New grammar schools would be established but they would have to show that a proportion of their intake comprised children from disadvantaged working class families. Contrary to the comments of a widely-reported 'Whitehall source', May claimed she still wanted to help those eligible for free school meals (FSM). The source had previously said the Government was less interested in the bottom 10%. But May recognised there were families whose children weren’t eligible for FSM but were still not well off. The new grammars would help them, she claimed.
Except grammars wouldn’t help all poor children. Unless children are high ability, they would fail the selection test. And there’s the rub. Grammar schools exist only for the top 25% of the ability range - 75% of pupils must go elsewhere.
May appears only to want to give a leg up to the bright poor – the average and below average must be content with their lot. Not so, she claimed, children not selected would go to good, non-selective state schools, she said. There would be nothing to fear from children being sorted into bright and not-so-bright at 11, May implied.
But there’s a flaw in May’s reasoning. If grammars are promoted as the elite schools for the brightest, then it follows that non-grammar are perceived as second-rate schools for second-class children. No amount of soothing rhetoric will mask that ugly fact.
Grammars are popular, May said. But the latest YouGov poll found just 38% supported the setting up of new grammars.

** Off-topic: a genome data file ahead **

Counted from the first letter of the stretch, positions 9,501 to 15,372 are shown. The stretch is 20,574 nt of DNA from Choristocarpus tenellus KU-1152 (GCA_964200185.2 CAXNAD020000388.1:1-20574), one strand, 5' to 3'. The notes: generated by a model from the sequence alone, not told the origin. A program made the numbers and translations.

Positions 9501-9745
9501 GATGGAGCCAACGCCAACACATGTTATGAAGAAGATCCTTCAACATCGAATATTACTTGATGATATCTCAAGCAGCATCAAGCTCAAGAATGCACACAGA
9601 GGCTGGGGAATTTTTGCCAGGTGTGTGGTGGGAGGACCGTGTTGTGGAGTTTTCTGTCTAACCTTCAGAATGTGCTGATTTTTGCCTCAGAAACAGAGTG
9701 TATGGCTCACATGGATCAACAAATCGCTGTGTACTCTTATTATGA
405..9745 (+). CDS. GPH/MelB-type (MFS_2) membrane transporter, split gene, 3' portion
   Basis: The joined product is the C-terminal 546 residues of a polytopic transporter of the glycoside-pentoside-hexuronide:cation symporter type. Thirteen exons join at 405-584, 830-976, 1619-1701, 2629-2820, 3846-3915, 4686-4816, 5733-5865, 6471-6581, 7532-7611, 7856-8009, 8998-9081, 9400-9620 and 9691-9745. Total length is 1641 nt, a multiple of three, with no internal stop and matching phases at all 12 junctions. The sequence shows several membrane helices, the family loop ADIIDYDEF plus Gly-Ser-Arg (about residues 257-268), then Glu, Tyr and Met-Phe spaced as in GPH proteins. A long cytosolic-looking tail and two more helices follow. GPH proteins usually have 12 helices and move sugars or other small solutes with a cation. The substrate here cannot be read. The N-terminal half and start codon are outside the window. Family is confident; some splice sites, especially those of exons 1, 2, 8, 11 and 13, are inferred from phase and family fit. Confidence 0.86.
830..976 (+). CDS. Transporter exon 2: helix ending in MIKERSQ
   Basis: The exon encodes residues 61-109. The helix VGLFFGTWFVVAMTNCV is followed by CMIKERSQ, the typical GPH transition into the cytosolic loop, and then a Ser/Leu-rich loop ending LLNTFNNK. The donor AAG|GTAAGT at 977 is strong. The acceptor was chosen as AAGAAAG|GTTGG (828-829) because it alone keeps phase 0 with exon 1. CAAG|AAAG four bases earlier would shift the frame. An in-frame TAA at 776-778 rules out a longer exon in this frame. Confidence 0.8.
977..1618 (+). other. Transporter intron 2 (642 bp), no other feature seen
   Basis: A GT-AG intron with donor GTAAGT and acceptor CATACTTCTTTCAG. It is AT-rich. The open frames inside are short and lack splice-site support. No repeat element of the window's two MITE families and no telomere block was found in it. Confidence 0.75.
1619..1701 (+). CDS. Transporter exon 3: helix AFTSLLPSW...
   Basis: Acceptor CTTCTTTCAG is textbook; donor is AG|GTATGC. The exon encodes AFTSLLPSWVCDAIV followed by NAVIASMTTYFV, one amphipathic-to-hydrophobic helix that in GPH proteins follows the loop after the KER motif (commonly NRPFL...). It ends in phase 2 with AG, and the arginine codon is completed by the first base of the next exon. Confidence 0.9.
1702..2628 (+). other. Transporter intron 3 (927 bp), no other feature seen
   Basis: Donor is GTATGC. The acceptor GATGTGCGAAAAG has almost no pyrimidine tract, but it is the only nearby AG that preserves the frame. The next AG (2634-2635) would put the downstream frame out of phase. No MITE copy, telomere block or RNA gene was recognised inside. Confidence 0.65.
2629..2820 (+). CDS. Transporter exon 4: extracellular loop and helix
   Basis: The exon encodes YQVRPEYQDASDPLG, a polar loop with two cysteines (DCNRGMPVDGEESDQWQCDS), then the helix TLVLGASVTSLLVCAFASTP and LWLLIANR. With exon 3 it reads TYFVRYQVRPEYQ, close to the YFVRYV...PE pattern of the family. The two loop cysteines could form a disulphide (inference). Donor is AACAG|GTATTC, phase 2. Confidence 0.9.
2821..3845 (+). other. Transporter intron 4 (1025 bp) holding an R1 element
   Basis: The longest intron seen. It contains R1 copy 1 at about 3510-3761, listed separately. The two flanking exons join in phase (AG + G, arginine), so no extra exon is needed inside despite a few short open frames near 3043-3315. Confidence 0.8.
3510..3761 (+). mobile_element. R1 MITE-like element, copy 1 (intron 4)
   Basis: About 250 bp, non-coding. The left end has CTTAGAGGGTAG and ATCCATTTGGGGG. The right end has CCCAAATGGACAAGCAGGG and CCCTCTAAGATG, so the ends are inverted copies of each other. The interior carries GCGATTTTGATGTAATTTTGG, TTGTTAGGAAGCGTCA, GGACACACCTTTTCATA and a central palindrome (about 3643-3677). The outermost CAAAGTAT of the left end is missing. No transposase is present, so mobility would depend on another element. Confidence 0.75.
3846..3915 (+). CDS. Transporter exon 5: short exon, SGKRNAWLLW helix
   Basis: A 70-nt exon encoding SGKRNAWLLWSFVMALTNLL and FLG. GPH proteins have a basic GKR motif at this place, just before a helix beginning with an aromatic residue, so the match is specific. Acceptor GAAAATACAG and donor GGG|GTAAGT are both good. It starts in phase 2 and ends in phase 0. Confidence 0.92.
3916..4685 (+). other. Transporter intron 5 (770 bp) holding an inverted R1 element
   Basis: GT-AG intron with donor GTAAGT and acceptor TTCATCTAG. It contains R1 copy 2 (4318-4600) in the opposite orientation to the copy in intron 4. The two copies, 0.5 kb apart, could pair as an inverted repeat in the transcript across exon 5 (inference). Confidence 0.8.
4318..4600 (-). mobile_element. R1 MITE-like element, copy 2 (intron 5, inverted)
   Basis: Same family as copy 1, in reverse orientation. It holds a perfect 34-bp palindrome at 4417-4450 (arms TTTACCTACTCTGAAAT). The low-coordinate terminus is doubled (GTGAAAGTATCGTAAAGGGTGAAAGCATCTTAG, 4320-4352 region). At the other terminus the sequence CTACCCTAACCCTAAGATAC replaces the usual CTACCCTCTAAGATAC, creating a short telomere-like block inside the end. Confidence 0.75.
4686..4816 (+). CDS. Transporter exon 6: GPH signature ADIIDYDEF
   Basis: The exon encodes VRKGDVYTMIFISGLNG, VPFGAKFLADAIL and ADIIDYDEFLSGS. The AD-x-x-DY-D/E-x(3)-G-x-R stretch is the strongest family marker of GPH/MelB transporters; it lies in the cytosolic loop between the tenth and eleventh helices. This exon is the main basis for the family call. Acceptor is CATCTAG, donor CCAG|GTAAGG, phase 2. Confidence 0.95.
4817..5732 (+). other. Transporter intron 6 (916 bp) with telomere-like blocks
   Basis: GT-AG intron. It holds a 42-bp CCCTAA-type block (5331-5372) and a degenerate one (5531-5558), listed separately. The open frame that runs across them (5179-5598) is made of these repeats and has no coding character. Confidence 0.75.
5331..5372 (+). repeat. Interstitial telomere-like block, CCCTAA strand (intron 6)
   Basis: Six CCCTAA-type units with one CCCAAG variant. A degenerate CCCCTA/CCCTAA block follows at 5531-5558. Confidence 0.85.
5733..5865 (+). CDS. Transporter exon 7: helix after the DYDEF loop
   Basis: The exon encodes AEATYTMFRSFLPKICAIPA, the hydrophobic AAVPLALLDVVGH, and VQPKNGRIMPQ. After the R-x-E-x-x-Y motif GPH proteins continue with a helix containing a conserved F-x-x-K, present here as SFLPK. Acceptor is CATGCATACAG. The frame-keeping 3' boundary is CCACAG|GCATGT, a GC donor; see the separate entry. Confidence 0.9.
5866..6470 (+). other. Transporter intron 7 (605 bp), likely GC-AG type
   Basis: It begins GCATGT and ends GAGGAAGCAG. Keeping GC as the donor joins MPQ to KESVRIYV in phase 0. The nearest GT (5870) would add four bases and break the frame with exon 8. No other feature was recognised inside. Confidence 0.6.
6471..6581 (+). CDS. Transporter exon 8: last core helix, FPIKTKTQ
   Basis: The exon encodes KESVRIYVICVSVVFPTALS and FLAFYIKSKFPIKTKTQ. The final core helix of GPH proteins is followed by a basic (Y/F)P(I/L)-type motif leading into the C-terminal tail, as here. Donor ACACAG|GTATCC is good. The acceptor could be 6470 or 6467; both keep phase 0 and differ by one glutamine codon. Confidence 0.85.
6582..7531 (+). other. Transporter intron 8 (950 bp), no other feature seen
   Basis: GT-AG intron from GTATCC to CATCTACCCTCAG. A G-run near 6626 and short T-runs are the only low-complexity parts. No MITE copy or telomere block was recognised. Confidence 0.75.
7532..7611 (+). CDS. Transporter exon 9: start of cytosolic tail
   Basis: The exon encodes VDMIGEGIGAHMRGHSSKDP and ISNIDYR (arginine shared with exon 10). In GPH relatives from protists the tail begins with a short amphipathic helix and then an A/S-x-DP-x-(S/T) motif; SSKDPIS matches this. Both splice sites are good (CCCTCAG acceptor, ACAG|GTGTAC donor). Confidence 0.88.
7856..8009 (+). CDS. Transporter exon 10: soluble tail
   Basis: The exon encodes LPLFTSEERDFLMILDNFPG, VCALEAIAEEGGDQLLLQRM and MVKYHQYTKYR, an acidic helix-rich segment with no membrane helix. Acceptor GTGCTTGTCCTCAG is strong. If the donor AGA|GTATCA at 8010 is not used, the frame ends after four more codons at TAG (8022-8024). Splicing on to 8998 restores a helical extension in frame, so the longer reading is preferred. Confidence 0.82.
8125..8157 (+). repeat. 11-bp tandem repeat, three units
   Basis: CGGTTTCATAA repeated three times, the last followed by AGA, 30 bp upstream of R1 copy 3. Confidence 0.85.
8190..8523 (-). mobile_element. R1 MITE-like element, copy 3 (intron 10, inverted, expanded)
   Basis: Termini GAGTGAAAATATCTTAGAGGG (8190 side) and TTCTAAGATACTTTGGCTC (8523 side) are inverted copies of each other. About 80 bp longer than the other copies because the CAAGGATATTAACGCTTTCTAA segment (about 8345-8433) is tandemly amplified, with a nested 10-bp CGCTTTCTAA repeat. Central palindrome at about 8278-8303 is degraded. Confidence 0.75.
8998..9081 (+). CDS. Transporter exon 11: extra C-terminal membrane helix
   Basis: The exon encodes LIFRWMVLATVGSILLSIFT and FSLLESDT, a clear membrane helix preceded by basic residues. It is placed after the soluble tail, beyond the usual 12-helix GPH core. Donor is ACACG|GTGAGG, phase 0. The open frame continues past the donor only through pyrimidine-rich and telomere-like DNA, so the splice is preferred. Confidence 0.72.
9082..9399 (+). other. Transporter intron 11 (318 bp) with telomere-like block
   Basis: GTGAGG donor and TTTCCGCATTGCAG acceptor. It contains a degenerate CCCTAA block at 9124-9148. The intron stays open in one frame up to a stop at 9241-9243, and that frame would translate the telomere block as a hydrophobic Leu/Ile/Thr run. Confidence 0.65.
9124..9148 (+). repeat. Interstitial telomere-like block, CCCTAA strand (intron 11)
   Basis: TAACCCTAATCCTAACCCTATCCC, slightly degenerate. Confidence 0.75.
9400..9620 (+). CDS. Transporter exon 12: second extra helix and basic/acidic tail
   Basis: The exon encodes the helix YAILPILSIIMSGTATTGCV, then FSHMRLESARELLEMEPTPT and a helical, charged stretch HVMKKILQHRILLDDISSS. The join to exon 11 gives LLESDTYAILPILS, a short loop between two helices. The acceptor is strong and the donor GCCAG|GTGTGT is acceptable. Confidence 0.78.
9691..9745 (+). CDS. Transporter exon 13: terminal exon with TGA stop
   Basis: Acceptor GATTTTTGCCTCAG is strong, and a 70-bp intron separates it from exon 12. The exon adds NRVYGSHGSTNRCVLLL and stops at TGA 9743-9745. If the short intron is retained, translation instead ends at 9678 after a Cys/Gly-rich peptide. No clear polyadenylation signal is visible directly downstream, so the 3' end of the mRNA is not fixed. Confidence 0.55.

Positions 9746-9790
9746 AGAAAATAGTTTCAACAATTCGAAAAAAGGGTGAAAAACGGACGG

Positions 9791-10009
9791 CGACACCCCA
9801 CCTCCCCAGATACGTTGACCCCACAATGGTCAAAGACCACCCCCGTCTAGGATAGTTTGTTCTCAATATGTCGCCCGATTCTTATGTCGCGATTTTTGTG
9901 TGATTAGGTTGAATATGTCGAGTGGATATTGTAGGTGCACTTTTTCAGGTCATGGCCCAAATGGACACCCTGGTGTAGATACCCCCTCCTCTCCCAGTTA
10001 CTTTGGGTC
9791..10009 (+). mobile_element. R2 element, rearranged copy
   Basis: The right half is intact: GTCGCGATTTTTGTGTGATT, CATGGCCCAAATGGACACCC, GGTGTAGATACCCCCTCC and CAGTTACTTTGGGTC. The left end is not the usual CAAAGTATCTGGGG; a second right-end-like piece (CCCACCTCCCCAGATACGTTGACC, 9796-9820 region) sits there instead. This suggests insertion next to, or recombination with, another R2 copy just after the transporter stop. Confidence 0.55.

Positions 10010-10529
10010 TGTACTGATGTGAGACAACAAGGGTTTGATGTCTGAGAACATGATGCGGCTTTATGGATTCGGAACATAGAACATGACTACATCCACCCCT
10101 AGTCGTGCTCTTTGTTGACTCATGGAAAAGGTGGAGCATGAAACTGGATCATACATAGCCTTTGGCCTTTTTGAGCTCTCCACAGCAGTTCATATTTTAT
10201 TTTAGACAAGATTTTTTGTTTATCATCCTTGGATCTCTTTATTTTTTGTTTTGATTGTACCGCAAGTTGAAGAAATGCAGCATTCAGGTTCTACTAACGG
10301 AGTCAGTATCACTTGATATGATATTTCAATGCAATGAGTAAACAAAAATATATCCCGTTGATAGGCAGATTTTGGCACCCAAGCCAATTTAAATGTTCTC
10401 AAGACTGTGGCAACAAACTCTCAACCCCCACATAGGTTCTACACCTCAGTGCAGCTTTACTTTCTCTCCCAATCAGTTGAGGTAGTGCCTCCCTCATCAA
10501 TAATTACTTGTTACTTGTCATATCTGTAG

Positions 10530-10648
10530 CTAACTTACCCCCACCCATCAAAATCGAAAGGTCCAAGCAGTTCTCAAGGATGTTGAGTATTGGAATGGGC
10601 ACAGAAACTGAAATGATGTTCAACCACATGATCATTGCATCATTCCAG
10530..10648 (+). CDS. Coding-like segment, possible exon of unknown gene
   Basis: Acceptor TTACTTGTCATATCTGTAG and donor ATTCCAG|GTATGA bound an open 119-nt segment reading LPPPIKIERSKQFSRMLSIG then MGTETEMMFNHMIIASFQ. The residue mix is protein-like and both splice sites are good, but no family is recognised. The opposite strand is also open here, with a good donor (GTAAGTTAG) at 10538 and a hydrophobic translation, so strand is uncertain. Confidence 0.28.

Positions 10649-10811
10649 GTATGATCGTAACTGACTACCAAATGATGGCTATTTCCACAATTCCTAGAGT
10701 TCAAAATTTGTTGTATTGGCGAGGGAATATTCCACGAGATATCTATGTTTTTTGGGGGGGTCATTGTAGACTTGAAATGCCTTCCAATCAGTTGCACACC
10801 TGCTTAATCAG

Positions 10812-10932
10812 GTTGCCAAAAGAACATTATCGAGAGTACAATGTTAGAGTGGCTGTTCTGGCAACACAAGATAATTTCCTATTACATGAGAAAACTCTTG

So why is May pursuing this policy with such enthusiasm when support for new grammars is not as great as claimed and when evidence shows she’s actually moving in the wrong direction? A cynic might say she's chasing votes from the 'ordinary working class'. Or that it’s a diversionary tactic to move the spotlight from the school place crisis, the teacher recruitment and retention crisis, the school funding crisis, the chaos over testing and the growing realisation that academy freedoms are proving illusory for academies in chains. Outside education, there are other looming problems: the NHS, our shrunken defence capabilities, social care, a crumbling infrastructure, increase in poverty… And, of course, Brexit (which means Brexit). Our cynic might say May’s grammar school policy is a sop to Brexiteer MPs – but it’s a sop which will land like a smelly, wet rag on England’s secondary schools.
*You’ve got until 16 September to win a free copy. See here. It also debunks the myths that choice, competition and markets are the route to educational success and comprehensive education has failed.
UPDATE 14.45 Sign petition to say No to new grammars here.
UPDATE 15.12 'Fiddling about with grammar schools is the policy equivalent of stressing about which kids should be placed in a punctured lifeboat as everyone else goes down on a sinking ship.' Editor of Schools Week, Laura McInerney.
UPDATE 15.22 Labour and rebel Tory MPs are working together to defeat May's plans. See Schools Week.
UPDATE 10 September 2016, 08.14. The full text of May's speech is here. Note the only 'evidence' she cites is that attainment at school is the 'overriding factor' in gaining a place at uni. Who would have thought it?
UPDATE 10 September 2016 11.12. The Times editorial today (behind paywall) has come out against May's madcap scheme. She will deserve the ensuing backlash, it said. Her desire for a meritocracy is admirable but her idea to recreate a 'top tier' of selective school is a 'retrograde' step 'at best'. 'She risks consigning a majority of people to a second-class status', it said. The editorial is correct but couldn't resist claiming that Gove's 'quiet revolution' (some mistake, surely? Quiet it certainly wasn't) wrought by academization was working. Not so. A cynic might say that Gove has reprieved his role as Times leader writer. Cynicism aside, whoever wrote the leader may be wrong about academization but s/he's spot on about selection.
CORRECTION 20 September 2016 19.09. The original article said Theresa May's adviser Nick Timothy had told The Times the Government was 'less interested' in the bottom 10%. This was incorrect. The remark was made by an unnamed Whitehall source. This error has been corrected.